The Green Man is a magical figure in many countries; druids are tied to the oak and the ash; some oak trees were thought to be oracular. Yews guard the entrance to the underworld, rowan keeps witches away. In Native American myth the hero Gluskap created humans by shooting an arrow into the heart of a birch. In Persia, the tree which grew from the decomposing corpse of the first human split into a man and woman, and the fruit became the other races of mankind. Buddha reached enlightenment under a Bodhi tree, which in turn inspired Robert Jordan’s Chora trees.

Trees bestride fantasy literature, from Roger Zelazny’s The Chronicles of Amber to Robert Holdstock’s WFA-winning Mythago Wood cycle, C.S. Lewis’ Narnia chronicles to Michael Sullivan’s Age of Myth cycle, the godswoods of Westeros in George R.R. Martin’s A Song of Ice and Fire, J.R.R. Tolkien’s Ents and Enid Blyton’s Magical Faraway Tree.

But not all trees are nurturing: it’s the treatment of a Chora sapling which begins a bloody war in Jordan’s books. Tolkien’s Mirkwood is as evil as its denizens and Weasels and Stoats rampage around Kenneth Grahame’s Wild Wood; J.K. Rowling’s Whomping Willow has terrified millions, while Patrick Rothfuss’ Cthaeh, lurk unseen in the branches of a giant tree in the fae realm. There’s the baobab tree in Antoine de Saint-Exupéry’s The Little Prince, Ray Bradbury’s The October Tree, the apple tree in The Wizard of Oz, and many more.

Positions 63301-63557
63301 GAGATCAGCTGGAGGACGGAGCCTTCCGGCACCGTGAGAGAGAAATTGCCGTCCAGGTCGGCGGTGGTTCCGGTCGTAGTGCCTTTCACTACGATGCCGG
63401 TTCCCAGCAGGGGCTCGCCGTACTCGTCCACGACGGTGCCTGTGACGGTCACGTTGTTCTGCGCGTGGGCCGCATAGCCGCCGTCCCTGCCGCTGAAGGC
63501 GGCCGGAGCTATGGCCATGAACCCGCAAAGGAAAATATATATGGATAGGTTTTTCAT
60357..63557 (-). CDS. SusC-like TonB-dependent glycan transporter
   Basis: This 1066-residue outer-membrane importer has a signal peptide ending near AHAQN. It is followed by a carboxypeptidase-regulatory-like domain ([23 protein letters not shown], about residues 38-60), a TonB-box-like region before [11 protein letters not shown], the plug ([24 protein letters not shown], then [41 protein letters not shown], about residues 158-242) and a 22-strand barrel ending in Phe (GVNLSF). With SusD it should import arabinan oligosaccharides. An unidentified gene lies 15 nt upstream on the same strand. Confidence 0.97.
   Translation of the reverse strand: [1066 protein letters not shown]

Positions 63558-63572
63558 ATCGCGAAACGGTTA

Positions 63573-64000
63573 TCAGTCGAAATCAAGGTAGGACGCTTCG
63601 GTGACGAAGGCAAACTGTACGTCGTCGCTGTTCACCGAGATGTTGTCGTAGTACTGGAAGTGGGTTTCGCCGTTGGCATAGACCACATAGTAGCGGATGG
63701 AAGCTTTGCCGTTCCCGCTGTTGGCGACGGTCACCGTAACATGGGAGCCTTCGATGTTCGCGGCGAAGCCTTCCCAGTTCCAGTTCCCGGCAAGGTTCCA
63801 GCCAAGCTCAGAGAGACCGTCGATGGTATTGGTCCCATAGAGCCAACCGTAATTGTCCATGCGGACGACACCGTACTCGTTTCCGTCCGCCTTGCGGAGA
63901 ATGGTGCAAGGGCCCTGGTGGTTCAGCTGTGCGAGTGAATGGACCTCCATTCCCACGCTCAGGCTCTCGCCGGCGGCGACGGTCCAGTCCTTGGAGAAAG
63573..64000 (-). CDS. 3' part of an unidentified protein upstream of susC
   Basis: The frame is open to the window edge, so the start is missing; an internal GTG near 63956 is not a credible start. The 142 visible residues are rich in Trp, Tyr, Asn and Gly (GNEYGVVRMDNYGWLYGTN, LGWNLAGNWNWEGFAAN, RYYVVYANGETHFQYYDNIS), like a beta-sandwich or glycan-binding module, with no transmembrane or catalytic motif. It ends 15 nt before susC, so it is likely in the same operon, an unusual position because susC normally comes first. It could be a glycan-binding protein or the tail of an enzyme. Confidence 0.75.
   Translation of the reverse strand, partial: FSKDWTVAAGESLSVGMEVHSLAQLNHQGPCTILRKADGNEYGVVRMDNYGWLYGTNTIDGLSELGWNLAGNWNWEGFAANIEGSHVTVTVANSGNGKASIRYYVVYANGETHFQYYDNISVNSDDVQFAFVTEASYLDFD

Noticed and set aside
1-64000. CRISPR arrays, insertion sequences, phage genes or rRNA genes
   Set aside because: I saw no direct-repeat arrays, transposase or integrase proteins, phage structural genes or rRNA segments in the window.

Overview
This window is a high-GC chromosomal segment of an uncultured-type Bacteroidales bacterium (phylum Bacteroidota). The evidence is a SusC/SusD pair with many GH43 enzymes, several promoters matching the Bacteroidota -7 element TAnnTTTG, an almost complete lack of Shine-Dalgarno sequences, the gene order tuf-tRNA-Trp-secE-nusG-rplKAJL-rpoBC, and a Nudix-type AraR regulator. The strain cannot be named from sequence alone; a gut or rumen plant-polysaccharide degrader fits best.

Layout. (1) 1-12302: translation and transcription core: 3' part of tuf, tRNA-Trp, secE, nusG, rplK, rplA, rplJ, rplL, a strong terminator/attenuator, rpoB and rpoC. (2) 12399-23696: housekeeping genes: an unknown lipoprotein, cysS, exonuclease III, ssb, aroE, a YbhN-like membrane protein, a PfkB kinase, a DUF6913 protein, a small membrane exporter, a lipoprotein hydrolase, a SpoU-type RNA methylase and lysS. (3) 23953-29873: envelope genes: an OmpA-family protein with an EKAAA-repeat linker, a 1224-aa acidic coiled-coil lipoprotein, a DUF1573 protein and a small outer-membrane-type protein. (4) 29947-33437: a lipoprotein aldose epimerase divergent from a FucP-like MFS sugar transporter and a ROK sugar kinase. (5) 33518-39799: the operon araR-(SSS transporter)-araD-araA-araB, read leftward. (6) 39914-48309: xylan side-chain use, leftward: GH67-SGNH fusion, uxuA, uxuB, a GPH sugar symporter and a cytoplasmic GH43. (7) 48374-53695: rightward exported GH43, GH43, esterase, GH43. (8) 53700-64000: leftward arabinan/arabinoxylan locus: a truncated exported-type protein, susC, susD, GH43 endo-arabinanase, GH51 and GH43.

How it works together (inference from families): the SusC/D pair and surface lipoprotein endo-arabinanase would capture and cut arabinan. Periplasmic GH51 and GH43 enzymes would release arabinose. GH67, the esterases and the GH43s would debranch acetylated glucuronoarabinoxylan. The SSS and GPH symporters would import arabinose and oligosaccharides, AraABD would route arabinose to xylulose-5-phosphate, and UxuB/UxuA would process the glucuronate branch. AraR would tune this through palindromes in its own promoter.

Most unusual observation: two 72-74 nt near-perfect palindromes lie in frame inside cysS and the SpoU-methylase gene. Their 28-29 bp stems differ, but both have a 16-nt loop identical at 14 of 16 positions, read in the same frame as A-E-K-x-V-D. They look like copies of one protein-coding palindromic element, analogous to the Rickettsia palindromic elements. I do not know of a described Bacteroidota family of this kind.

Vincent Villafranca has encapsulated the worlds of fantasy in the branches of our new award, and we thank him.

 

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The nominees for the 2017 Arthur C. Clarke Award

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The nominees for the 2016 Shirley Jackson Award have been announced!

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NOVEL

  • Foxlowe, Eleanor Wasserberg (Fourth Estate-UK/Penguin Books-US)
  • The Girls, Emma Cline (Random House)